The American Cinematheque plans to transport theater-goers back to rock ‘n’ roll’s vintage 1960s heyday with its Mods and Rockers 2006 film festival of rock documentaries, centered on groups from the late 1950s to the early 1970s. Mods and Rockers 2006 will have screenings locally at the Aero Theatre in Santa Monica from Saturday, August 19th, to Thursday, August 31st. Screenings are also currently being held at the Egyptian Theatre in Hollywood.
The festival features new documentaries, including the Los Angeles debut screening of Who is Harry Nilsson, an enigmatic musician who rose to fame in the early 1970s after he was cited as The Beatles “favorite group.”
And the festival dusts off (for better or for worse) old Elvis standards like Viva Las Vegas and King Creole from the King’s early and mid-eras.
Other films scheduled to be screened deal with rock ‘n’ roll giants The Rolling Stones, The Beatles and David Bowie, as well as classic youth culture films such as Easy Rider, starring Dennis Hopper, and Beach Party, with music by surf rock progenitor Dick Dale and His Del-Tones.
The Aero Theatre is at 1328 Montana Ave., Santa Monica. Information, (323) 466-3456.
At the Aero:
SATURDAY, AUGUST 19th — A double feature of Beach Party (1963), a film directed by William Asher and credited with (or blamed for) starting the whole beach movie craze, starts at 7:30 p.m., followed by The Girls on the Beach (1965), directed by William Witney and featuring music by The Beach Boys, Leslie Gore and the post-Buddy Holly Crickets.
SUNDAY, AUGUST 20th — A double feature screening at 7:30 p.m. examines the time when Elvis traded the stage for the screen. First up is King Creole (1958), directed by Michael Curtiz, about a New Orleans punk and high school dropout who stumbles into rock ‘n’ stardom. Next up is Viva Las Vegas (1964), directed by George Sidney, which shows Elvis trekking to Vegas to get his race car ready for the Las Vegas Grand Prix.
WEDNESDAY, AUGUST 23rd — The Los Angeles debut of Who is Harry Nilsson (And Why is Everybody Talkin’ About Him?) is planned for 7:30 p.m. The premiere will feature a post-screening discussion with filmmakers John Scheinfeld and David Leaf about the rise and fall of Nilsson.
THURSDAY, AUGUST 24th — A screening of Don’t Look Back (1967) by “rock-umentary” filmmaker DA Pennebaker, which shows a young Bob Dylan in his prime during a concert tour of England in 1965, accompanied by Joan Baez, will be screened at 7:30 p.m. Also appearing in the film are Allen Ginsburg, Marianne Faithfull and John Mayall.
FRIDAY, AUGUST 25th — Considered the precursor to Woodstock and a defining event in rock history, the Monterey Pop Festival took place in the summer of 1967, featuring the bands that were to usher in the psychedelic and countercultural period of mainstream rock. Filmmaker Pennebaker caught such greats as Eric Burdon and the Animals, The Who, Jefferson Airplane, Country Joe and the Fish, Simon and Garfunkel, Otis Redding, Ravi Shankar and one of the most unforgettably explosive performances of rock guitar god Jimi Hendrix on film. The footage was made into Monterey Pop, a 1968 film.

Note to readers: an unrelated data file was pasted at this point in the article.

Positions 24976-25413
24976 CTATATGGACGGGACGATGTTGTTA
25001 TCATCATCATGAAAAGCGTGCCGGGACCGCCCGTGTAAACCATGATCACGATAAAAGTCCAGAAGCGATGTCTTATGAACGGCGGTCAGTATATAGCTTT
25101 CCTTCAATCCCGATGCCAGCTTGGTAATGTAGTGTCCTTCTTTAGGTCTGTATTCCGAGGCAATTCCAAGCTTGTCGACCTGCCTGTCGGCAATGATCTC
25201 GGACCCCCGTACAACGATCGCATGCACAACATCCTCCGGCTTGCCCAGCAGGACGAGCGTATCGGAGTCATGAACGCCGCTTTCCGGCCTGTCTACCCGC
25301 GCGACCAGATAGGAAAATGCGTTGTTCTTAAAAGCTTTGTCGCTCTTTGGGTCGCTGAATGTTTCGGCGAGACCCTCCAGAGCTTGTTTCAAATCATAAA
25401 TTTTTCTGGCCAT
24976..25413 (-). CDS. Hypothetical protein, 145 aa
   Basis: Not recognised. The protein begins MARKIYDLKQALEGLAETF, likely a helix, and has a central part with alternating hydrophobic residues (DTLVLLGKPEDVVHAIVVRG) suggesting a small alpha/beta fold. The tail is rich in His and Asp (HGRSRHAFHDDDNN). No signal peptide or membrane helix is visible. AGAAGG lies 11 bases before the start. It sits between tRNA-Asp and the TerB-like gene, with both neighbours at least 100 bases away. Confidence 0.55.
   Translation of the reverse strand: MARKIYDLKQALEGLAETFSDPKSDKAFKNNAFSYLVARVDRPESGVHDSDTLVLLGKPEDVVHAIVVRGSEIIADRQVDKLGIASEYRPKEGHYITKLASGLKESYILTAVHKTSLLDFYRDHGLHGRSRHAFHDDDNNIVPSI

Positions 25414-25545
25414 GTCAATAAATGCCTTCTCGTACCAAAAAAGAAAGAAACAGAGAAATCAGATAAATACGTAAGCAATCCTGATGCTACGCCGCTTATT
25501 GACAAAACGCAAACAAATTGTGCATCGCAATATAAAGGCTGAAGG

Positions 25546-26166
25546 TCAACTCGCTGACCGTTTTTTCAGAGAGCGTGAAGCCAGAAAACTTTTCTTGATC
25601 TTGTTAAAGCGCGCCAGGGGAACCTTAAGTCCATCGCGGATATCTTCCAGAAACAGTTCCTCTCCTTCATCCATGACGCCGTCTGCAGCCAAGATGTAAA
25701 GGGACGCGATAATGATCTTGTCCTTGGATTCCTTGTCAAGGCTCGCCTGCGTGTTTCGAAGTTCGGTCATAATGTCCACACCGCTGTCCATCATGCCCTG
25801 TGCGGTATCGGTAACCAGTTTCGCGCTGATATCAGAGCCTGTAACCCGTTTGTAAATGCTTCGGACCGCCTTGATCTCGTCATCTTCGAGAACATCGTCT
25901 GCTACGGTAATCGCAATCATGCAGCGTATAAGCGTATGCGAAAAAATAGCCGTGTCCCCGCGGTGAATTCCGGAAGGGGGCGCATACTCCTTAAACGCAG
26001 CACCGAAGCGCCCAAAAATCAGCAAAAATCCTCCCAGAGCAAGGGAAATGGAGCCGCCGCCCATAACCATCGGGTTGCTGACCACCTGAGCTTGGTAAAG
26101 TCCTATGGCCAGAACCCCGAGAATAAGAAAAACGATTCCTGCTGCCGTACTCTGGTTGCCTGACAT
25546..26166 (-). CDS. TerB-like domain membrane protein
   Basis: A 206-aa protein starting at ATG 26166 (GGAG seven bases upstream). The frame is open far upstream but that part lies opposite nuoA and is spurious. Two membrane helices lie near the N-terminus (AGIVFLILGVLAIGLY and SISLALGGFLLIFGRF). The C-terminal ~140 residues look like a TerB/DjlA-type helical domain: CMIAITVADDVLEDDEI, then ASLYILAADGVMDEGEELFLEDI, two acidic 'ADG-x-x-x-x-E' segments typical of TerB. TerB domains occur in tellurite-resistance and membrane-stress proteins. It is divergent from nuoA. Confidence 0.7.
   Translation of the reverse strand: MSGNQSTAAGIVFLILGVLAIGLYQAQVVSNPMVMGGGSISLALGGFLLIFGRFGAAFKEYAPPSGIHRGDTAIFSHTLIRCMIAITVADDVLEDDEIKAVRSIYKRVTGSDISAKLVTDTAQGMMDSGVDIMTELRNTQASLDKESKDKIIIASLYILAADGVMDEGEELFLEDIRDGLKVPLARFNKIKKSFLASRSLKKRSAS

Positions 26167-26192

A double feature screening at 7:30 p.m. will include Monterey Pop along with Gimme Shelter (1971), a film directed by Albert and David Maysles, a film that details the violence that unfolded during The Rolling Stones set at a 1969 free live rock extravaganza at the Altamont Speedway.
SATURDAY, AUGUST 26th — A screening of Woodstock (1970), directed by Michael Wadleigh, a documentary about the concert considered to be the defining time capsule of the Love Generation, with performances by The Who, Crosby, Stills and Nash, Sly and the Family Stone, Richie Havens, Joan Baez, Joe Cocker, Carlos Santana and Jimi Hendrix, is scheduled for 7:30 p.m. The screening will be of the director’s cut of the film, which features footage of many of the acts cut from the original release.
SUNDAY, AUGUST 27th — A rare Los Angeles theatrical screening of Martin Scorcese’s 2005 documentary of Bob Dylan’s transformation from self-described Woody Guthrie “jukebox” to anthem-penning protest singer to fiercely independent, surrealist rock ‘n’ roll star at the center of a musical and pop revolution, is scheduled for 7:30 p.m. The 200-plus minute documentary, titled No Direction Home: Bob Dylan, shows rare and rarely seen footage of Dylan from 1961 to 1968, including his switch from acoustic to electric guitar for a 1966 tour. The film includes recent interviews with Joan Baez and Dylan himself.
WEDNESDAY, AUGUST 30th — Isn’t This Time! A Tribute Concert to Harold Leventhal (2004), directed by Jim Brown, revisits Harold Leventhal’s influence on the legendary Weavers and early political protest folk music. The film features Arlo Guthrie, Pete Seeger and a “multigenerational family of artists who have stuck together through tumultuous times — never stymied by hardship, censorship or even generational gaps — to bring songs of simple and powerful humanity to the world.” The screening is at 7:30 p.m.
THURSDAY, AUGUST 31st — A 1977 concert in New York by Frank Zappa showed the full range of the artist’s talents as a composer, bandleader, conductor, satirist and ringmaster. Zappa’s idiosyncratic vision shown during that performance was made into a film, Baby Snakes (1979), with added Claymation sequences. The film will be screened at 7:30 p.m., followed by a post-screening discussion with Zappa’s widow, Gail Zappa, who is currently working on restoring the entire Zappa film and video archive.
A full-scale Frank Zappa film retrospective is planned as part of next year’s Mods and Rockers film festival.